Incredible, Not Edible, Wood Carving Art
These woodcarvers are expressing their love of food with these realistic food sculptures! We’ve all heard the term “too pretty to eat” but what about art “too realistic you want to eat”? Here are two culinary carving masterminds that will have your stomach rumbling — but remember they’re made out of wood!
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Mississippi wood carving artist Ronald Koehler creates satirical food sculptures that will give you the mid-day munchies or make you think twice about the calories you consume. Now a retired sculpturing teacher from Delta State University, the skilled woodcarver utilizes a variety of tools to create the wood carving food textures. “A bush hammer (a stone carving tool similar to a meat tenderizing tool) produced a hamburger-like texture. Drilling slightly into the surface of the wood with several different sizes of drill bits produced a bread-like textured surface. I remembered a mistake from many years ago when using a nail set to drive a finish nail head below the surface. When I missed the nail head it left a small round indented surface. I used that idea to create a styrofoam cup texture,” said Ronald.
Although Ronald started woodworking at Elementary school age with 2x4 wood sculptures, he started food wood carving in the early 1990s. Ronald added, “McDonald’s had little food vehicle toys in their Happy Meals. My kids loved them so I started creating little food toys for them that became more complex.”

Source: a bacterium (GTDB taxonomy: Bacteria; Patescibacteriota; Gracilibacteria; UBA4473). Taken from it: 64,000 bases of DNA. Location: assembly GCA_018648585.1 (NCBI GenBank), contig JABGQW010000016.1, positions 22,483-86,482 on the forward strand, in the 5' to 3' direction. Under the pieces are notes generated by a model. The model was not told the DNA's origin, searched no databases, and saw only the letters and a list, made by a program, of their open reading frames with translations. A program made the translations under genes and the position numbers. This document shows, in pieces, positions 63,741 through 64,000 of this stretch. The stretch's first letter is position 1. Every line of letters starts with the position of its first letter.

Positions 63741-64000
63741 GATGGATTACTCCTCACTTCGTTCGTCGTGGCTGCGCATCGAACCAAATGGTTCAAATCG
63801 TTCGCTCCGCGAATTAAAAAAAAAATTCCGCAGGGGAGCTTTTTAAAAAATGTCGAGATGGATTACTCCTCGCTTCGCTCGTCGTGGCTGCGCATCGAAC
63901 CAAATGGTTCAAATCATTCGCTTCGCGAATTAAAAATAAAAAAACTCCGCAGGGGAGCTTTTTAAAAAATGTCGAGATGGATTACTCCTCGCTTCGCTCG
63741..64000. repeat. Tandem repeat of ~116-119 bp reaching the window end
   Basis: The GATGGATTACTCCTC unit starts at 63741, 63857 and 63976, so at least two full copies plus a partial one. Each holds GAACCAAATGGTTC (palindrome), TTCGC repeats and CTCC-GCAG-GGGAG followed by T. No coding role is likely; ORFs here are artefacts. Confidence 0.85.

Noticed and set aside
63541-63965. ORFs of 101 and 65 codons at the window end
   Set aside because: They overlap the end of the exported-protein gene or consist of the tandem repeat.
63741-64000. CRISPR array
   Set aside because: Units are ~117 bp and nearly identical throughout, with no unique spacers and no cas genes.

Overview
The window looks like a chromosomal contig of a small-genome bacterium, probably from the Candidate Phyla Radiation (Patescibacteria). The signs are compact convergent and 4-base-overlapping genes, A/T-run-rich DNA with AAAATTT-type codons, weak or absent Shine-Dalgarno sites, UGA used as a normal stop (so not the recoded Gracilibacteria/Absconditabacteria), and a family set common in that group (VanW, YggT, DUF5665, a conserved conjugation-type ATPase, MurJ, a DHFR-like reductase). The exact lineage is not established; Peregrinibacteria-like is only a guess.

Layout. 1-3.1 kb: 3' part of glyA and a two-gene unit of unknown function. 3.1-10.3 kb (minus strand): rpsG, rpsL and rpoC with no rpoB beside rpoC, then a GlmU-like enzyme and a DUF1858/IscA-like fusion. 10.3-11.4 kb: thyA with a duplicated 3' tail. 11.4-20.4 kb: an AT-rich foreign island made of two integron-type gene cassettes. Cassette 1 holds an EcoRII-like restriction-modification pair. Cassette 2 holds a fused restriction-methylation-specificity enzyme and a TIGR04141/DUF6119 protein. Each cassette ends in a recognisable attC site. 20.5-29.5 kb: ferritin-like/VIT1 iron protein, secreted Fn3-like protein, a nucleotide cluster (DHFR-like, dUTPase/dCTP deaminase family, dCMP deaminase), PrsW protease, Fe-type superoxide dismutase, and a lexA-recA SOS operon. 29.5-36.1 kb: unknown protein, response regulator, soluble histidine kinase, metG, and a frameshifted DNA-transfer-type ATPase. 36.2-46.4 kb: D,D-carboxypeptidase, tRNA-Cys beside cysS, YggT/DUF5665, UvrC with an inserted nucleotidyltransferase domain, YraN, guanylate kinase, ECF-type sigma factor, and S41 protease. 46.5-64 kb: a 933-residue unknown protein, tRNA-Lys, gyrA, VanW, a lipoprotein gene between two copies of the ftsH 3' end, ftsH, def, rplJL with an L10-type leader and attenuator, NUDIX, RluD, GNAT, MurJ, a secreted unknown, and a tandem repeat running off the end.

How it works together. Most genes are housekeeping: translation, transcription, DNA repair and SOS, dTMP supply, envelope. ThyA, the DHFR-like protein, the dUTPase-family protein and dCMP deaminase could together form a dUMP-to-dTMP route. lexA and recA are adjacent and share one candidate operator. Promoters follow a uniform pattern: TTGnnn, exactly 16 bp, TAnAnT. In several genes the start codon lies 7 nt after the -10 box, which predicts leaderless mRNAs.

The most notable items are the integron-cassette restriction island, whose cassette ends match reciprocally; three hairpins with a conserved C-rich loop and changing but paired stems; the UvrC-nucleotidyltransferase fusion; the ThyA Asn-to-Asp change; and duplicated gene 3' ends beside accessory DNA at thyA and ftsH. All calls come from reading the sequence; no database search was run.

Ronald incorporates a little bit of his humor into each of his wood carving designs and project titles. His Balanced Diet Series consists of indulgent foods with titles like Donuts & Cupcakes with Free Coffee, Is Styrofoam Really Healthy to Eat?, and Three Hotdogs, Fries & an Extremely Small Drink.
Texas-based artist Camp Bosworth is serving up gigantic wood-carved Dairy Queen treats. Inspired by the nostalgia of his small hometown where DQ was one of the only restaurants, his colorful treats are part of his “Thank You, Please Drive Thru” series.
These unique pieces are carved using a variety of tools. “I generally start with the most aggressive tool and work down. Sometimes I use a chainsaw. I use a bandsaw a lot. I use a small Makita belt sander to shape things. I have some electric chisels that I love. I finish everything with a set of hand chisels. I use a lot of everything,” said Camp. He adds bold colors and unique finishes such as Gorilla Glue for a foaming effect, caulk for ketchup and mustard, red cedar sawdust for the steak fingers basket, and paint with polyurethane to get the hot fudge toppings.
Camp started out as a painter but moved on to 3D wall sculptures. Now, he owns a woodshop in Marfa, Texas where he makes everything from furniture to hand-carved functional art.